Printing to planting – print and sustainability
Published: 20 April 2020 | No comments yet
Despite starting slowly Konica Minolta says print is now leading the way when it comes to sustainability
Sustainability is integral to the long-term prosperity of the global print industry. It may have been slow to begin tackling the challenges and changes society is demanding of all organisations, but print Paul Franklin, head of UK production print graphic arts business unit at Konica Minolta explained how print has since moved fast and is now leading the way, providing a blueprint for others to follow.
When it comes to sustainability, one of the key factors is the ability to assess and minimise the carbon footprint. There are two distinct sides to reducing the carbon footprint in the print industry, firstly through the manufacturing and distribution process, and through the operating lifecycle of the machines themselves.
When it comes to the manufacturing and distribution side of things, Konica Minolta proudly provides Carbon Neutrality to offset the impact of its customers buying a new product. Logistics are crucial for this, for example when shipping a bulky product it makes far more sense to perform a pre-delivery inspection at the manufacturing plant and then ship it straight to the customer, rather than sending it to a regional supply office first.
We have also developed an innovative air cushioning material to replace styrene foam, which is suitable even for MFPs weighing 80kg or more, but can be flexibly applied to fully protect any product. It is lighter and more compact than styrene and can be reused, which reduces waste, lowers CO2 emissions, storage requirements and costs.
The other side of the equation is the working efficiency of the product – which has seen significant improvements in recent years. This is where working with a savvy vendor really pays dividends in terms of both economics and sustainability. It’s important to consider the ROI not just in terms of cost per print, but also energy consumption and the broader impact on the environment.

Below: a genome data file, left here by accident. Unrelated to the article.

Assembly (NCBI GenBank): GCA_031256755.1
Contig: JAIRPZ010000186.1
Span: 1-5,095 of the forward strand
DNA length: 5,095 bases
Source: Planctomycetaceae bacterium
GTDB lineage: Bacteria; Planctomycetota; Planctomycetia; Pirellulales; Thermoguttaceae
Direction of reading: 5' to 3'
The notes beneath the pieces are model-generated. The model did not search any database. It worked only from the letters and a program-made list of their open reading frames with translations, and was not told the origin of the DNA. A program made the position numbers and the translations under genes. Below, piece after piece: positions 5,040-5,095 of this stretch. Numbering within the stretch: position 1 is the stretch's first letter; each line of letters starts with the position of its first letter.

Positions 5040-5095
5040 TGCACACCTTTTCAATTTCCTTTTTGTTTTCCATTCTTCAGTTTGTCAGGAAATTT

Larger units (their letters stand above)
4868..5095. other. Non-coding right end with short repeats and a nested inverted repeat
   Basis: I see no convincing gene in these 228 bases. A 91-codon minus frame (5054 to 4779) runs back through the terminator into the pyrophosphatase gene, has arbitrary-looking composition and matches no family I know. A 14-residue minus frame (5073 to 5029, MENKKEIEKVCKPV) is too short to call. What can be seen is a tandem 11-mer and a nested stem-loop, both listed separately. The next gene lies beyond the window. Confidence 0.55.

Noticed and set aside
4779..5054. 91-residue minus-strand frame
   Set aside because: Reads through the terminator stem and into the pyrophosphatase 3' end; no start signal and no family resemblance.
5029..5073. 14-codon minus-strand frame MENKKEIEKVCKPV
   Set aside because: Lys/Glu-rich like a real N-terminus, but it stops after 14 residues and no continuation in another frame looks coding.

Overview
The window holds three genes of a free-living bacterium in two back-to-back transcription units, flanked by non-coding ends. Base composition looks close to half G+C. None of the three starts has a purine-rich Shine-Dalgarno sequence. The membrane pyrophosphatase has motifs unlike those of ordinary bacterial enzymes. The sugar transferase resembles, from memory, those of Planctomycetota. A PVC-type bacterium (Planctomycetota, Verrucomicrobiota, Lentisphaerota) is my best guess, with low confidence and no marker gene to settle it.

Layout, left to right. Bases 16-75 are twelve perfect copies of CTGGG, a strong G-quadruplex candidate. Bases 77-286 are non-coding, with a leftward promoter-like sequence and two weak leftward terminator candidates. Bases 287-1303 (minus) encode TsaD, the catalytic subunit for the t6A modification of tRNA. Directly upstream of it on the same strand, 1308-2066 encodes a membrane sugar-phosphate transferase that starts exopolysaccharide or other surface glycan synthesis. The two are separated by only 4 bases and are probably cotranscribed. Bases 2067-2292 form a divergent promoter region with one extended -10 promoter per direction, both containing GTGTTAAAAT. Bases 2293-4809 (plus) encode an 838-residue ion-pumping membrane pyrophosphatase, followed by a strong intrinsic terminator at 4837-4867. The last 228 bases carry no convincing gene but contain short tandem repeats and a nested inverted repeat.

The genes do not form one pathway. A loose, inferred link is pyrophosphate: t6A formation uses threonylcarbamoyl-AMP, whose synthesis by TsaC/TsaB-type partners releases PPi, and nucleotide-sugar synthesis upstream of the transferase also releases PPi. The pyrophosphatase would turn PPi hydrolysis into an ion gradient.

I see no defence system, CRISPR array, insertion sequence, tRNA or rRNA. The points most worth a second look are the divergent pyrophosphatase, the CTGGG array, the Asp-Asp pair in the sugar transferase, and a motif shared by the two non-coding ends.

For example, energy consumption has been reduced with automated calibration and more efficient use of toner and print materials, which also saves on wastage and the associated costs, along with the environmental impact from premature disposal. Remote diagnostics and intelligent systems ensure service engineers make fewer visits (also reducing their carbon footprint), and plant-based toner is more sustainable as well as kinder to the environment during disposal. Lots of relatively small benefits really add up to a demonstrable and impressive advance in sustainability.
Recycling and improved operational efficiency
Recycling has long been a key area where the print industry has been very well geared to sustainability. The re-use of toner containers is a prime example, but also (particularly with the high-end presses) there has been a noticeable increase in the size of the container/drum which results in less wastage.
Strict EU rules regarding the size and weight have been in place to protect the people handling them, resulting in components becoming smaller and consequently changed more often. However, now there is a drive towards keeping the machines running at optimum performance for longer periods, but still with the benefits of recycling.